This holiday season, some cities around the U.S are allowing drivers who have been issued fines for illegal parking or running down a meter can pay them with canned food or other donations. The donation in exchange for fines programs is known as "Food for Fines" and is aimed to “inspire a sense of holiday giving”. All donations are given to food kitchens and homeless shelters.
In Lexington, Kentucky, city officials allow ticketed drivers to reduce parking fines by $15 if they donate 10 cans of food.
In Boston, Massachusetts, ticketed drivers can opt to donate a “non-violent, unwrapped toy of equal or greater value than the ticket fine" in lieu of paying the fine.
In Albany, New York, city officials have introduced an amnesty program which encourages people to donate food and waives late ticket fees on unpaid fines during the holiday season, even if they do not bring along donations when they pay their parking ticket.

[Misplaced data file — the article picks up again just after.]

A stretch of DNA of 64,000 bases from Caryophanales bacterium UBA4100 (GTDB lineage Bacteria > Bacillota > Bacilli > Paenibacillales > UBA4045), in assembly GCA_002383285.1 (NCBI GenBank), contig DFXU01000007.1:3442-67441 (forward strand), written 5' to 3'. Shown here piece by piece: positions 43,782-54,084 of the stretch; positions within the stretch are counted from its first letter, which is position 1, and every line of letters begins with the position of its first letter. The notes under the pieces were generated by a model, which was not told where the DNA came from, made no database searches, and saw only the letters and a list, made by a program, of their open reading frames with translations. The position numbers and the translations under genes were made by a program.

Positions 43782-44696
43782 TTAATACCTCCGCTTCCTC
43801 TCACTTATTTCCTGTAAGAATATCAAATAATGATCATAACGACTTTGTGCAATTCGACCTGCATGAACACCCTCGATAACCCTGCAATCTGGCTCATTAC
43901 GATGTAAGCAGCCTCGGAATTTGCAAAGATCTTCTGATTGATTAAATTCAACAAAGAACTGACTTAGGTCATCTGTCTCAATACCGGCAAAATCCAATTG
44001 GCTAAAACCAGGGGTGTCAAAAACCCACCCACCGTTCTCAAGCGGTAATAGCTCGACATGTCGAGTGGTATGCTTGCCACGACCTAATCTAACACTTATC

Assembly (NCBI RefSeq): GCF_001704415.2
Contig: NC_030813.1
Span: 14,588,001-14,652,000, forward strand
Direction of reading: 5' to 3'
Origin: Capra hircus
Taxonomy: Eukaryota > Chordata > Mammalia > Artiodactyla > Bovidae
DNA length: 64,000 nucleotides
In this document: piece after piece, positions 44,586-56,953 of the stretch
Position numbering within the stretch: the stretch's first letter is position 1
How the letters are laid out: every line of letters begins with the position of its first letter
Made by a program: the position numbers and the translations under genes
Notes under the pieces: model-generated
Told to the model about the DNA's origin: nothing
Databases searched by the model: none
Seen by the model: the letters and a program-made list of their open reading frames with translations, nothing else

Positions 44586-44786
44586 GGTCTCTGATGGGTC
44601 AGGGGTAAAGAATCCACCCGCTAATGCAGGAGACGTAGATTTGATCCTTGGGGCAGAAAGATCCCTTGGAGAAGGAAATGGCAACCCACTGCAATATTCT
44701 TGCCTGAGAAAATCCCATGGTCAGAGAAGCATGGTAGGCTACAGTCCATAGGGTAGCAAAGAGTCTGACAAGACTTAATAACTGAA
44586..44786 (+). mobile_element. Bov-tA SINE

Similar programs are under way in Tallahassee and Savannah, Florida. Tallahassee city commissioner Scott Maddox says, “The goal is for the trend to catch on among donors, and not just when a ticket is involved. "We’re hoping that by giving a little bit through this process, it will spur people to give throughout the holiday season and hopefully throughout the year.”
Maddox adds, “Any cost associated with the program is typically outweighed by the goodwill it generates.”
The University of Delaware has introduced a “donation to the homeless” exchange program for parking tickets issued on its campuses.
Some library systems around the country are accepting food in lieu of payment for late fees, with all food going to support local food banks.
Charities and non-profits around the country are reporting that the need for their services this holiday season has grown compared to past years, despite news that the economy is improving and unemployment numbers have dropped. Much of this need is from what they term the “working poor”, families and individuals who have jobs but who do not have enough income to meet the additional financial demands associated with this time of year.